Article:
Photo-messaging app Snapchat has partnered with TuneMoji to allow users to post musical Graphics Interchange Format (GIFs) in a personal chat or their story.
A TuneMoji GIFs adds a layer of music (or spoken audio) that is looped along with the GIF. TuneMoji works in a similar fashion as Giphy, wherein you are presented with a searchable database of GIFs and you can search by words or phrases or by emojis. Once you have selected the musical GIF you want, you can then choose how you want to share it, and Snapchat now pops up as an option.
This first of a kind collaboration comes after Snapchat in June opened up its developer platform ‘Snap Kit’ to all third-party developers. However, users will not be able to open Snapchat and send musical GIFs from inside the app. So, in order to send musical GIFs, users must have both TuneMoji and Snapchat on their devices.
‘We are working on closer integrations not just with Snapchat, but all its messaging partners too,’ said TuneMoji CEO James Fabricant.
Snapchat's daily active users plunged 1.5 per cent to 188 million in the second quarter of 2018 – down from 191 million in the last quarter. While the company's revenue increased 44 per cent to $262 million – compared to $182 million revenue in Q2 2017. It seems Instagram ‘Stories’ have stonewalled Snapchat's growth, and Snap is finding new ways to improve the user count.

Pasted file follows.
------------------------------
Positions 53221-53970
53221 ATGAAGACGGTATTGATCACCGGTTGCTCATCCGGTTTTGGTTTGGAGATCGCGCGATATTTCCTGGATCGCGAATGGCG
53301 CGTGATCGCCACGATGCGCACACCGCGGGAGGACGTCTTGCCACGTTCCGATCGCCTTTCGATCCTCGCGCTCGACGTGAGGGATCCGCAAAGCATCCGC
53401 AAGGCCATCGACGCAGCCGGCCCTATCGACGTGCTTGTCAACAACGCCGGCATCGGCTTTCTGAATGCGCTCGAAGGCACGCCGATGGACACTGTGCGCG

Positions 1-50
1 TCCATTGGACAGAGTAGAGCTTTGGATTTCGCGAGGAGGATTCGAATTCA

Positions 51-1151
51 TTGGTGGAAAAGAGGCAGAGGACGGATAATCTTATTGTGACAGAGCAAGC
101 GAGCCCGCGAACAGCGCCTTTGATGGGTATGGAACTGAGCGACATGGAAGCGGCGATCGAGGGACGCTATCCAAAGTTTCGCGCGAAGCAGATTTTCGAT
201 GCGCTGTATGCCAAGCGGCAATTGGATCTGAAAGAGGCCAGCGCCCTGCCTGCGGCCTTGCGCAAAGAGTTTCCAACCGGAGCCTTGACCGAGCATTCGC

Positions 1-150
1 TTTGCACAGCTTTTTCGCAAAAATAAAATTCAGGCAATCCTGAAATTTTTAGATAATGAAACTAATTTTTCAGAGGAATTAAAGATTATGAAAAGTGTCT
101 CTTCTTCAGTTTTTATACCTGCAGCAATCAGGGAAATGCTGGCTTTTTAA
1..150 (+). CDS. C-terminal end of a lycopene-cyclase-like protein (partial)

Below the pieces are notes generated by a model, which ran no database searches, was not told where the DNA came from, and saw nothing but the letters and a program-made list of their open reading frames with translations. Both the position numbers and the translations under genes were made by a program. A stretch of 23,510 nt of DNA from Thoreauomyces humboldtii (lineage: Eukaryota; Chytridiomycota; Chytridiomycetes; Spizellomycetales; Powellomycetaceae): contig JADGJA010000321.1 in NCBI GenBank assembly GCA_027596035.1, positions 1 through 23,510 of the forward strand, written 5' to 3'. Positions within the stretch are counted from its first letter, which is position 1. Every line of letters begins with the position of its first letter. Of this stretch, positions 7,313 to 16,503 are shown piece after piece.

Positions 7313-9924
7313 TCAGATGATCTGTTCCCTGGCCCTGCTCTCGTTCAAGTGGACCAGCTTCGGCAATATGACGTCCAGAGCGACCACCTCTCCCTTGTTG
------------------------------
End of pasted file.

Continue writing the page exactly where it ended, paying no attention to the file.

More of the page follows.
Snap faces cutthroat competition from Facebook and Instagram that have copied some of the popular features like Stories that were first introduced by Snapchat. Also, a majority of the new digital advertising revenue is going to Facebook and Google.
The company is trying hard to bounce back and has also added new features like Visual Search, Snap Maps, links and background filters, which, according to founder Evan Spiegel, are the best strategy for overcoming imitators.
The visual search engine – a yet to be released feature – could identify objects, songs and barcodes from users’ cameras and then greet them by Amazon listings.
The feature requires you to snap a photo of an object, and then the app would extract information about sellers of the product and reviews. You would then be able to copy the Amazon link, share and send the info to friends. If the app can’t identify the product, it would respond by saying, ‘Bummer, we didn’t catch that!’
The feature sounds similar to the way Google Lens works, except that Snapchat will use third-party integrations to identify objects.